CEO Suffers Massive Hit Following 'Solid Gold’ Beer Can Controversy

His Willy Wonka competition went awry.

A CEO is out over $500,000 of his own money after a competition featuring supposed solid gold beer cans went awry. The controversy involves James Watt, the CEO and co-founder of BrewDog, a brewery and pub chain based in Scotland.

Watt took to LinkedIn to own up to the mistake. In his post, he mentioned the source of the dispute, which involved a Willy Wonka-esque competition. 

In 2020, BrewDog hid 50 special beer cans in cases for customers to find. These cans were said to be made from solid gold and valued at approximately $18,000. Customers who found the golden cans became eligible to keep the can, win over $12,000 of BrewDog shares and receive a VIP tour of BrewDog’s brewery. 

Unfortunately for Watt, he said he got so carried away in the excitement of the project that he made some costly mistakes.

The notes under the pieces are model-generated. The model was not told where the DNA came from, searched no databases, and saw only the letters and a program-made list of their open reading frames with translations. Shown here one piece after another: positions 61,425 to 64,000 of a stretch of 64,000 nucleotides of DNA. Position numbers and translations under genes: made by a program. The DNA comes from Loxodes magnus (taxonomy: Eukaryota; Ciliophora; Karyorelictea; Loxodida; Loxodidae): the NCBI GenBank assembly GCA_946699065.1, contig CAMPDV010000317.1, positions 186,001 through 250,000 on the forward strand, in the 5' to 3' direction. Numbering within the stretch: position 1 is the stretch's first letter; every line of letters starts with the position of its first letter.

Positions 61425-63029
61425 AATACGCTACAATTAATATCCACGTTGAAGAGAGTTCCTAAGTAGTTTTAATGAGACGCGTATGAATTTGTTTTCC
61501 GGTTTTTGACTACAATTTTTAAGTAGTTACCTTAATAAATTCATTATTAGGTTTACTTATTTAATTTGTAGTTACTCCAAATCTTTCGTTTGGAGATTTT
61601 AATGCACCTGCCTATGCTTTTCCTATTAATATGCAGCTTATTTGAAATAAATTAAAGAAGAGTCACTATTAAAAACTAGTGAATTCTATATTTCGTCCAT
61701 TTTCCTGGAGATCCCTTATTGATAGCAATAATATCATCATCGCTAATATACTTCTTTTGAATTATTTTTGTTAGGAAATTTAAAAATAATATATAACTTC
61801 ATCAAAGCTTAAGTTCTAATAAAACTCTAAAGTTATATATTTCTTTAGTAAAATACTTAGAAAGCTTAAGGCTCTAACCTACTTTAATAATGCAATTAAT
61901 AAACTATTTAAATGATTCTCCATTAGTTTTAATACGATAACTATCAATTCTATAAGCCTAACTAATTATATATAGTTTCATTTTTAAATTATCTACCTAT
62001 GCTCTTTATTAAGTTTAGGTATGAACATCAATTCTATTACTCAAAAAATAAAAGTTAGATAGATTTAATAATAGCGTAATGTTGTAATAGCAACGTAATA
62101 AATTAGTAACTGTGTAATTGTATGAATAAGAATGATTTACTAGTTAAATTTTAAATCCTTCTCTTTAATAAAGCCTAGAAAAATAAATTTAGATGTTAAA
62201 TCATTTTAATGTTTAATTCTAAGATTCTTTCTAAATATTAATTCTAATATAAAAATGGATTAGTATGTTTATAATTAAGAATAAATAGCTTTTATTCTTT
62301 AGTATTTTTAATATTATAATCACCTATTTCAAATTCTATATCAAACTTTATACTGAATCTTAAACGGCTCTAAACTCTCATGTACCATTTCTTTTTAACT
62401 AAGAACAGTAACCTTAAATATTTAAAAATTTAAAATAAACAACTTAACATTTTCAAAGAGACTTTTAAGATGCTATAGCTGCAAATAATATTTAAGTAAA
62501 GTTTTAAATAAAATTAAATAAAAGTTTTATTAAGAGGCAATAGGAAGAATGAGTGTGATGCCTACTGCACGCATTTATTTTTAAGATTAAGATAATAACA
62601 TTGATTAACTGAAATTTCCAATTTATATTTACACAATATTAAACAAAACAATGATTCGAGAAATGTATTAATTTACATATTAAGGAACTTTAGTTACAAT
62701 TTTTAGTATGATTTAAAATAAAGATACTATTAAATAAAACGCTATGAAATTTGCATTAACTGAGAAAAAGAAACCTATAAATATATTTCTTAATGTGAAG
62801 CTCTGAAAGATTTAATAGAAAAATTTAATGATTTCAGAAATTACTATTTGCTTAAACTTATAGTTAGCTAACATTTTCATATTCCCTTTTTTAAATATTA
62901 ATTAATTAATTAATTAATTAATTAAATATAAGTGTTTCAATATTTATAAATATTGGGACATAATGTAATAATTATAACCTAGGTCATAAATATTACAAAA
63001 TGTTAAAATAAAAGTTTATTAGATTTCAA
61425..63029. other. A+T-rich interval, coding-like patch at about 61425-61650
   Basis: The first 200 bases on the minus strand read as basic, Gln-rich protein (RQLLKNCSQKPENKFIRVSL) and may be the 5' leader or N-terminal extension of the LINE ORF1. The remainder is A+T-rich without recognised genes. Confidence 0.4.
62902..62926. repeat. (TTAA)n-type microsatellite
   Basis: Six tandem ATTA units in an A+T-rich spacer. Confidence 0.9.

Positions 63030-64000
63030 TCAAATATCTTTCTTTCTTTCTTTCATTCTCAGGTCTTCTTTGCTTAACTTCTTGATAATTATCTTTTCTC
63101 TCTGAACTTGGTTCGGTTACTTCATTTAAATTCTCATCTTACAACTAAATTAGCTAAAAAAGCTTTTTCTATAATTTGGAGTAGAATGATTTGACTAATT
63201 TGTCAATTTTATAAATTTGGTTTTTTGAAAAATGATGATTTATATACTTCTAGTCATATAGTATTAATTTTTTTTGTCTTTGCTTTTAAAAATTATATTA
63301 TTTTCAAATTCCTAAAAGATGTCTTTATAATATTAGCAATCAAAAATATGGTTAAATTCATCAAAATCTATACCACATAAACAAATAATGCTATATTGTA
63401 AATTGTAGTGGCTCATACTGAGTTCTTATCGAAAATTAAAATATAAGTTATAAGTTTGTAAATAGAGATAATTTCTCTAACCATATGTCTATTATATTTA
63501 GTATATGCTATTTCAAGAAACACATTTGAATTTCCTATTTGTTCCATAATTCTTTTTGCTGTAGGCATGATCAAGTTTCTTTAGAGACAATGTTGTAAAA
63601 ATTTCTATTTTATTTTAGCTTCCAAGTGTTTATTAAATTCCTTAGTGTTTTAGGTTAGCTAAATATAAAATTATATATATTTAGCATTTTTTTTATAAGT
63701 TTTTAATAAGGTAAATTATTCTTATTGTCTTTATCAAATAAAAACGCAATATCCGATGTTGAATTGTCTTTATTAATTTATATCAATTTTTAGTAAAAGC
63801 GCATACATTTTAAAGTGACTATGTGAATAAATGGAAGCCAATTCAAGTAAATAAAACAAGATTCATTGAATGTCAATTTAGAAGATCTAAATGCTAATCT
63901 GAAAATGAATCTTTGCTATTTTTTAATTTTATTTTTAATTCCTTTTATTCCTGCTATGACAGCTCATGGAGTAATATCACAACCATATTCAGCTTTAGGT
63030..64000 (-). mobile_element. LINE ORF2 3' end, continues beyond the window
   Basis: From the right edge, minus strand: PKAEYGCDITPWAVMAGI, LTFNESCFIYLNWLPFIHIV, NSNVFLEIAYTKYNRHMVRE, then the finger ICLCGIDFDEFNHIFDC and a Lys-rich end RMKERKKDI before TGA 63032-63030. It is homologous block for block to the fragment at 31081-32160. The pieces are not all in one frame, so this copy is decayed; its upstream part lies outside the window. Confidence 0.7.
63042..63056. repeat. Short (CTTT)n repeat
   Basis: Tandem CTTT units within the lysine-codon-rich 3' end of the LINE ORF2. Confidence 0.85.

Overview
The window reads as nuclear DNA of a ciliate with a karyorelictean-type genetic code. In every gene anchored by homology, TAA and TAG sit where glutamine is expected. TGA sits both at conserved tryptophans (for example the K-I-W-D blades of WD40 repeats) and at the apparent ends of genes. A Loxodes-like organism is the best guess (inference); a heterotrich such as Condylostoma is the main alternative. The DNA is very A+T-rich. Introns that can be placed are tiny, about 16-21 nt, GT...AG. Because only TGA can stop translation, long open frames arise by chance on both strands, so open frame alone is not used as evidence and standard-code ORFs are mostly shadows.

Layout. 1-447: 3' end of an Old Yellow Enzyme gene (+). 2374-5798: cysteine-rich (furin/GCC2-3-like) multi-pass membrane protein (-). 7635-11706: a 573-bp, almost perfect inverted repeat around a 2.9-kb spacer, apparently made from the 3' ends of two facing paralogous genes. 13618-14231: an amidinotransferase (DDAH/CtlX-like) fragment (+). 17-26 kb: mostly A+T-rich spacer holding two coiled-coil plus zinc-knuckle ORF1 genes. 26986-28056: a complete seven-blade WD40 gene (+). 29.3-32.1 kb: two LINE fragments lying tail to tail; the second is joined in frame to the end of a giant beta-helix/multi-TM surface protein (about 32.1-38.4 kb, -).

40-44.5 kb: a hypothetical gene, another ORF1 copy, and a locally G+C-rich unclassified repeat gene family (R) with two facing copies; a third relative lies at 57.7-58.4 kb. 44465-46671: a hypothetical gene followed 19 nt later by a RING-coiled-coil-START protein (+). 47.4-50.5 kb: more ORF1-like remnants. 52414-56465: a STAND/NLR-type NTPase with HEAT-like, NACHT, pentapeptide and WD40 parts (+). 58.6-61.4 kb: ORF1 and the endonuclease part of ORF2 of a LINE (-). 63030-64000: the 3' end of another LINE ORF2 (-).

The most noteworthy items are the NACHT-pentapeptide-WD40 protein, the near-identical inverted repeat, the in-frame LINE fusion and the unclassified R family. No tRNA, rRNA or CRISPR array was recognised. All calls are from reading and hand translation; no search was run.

While it was believed that the cans were made from solid gold, they were only gold-plated and mainly made of brass. Watt said he misunderstood the process and incorrectly referred to the cans as “solid gold” on Twitter. 

Disgruntled winners reached out to the Advertising Standards Authority (ASA), an advertising regulator in the UK. Some of BrewDog’s ads stated that the cans were 24-carat, which the World Gold Council defines as pure gold with no other metals. 

However, the ASA said it understood the prize included 24-carat gold-plated replica cans and concluded the ads were misleading. 

Watt said he reached out to the 50 winners and personally offered them the full cash amount as an alternative. Once the dust settled, Watt suffered around a $571,000 hit. 

But, he said he is now the proud owner of 40 gold cans, but not solid gold.  


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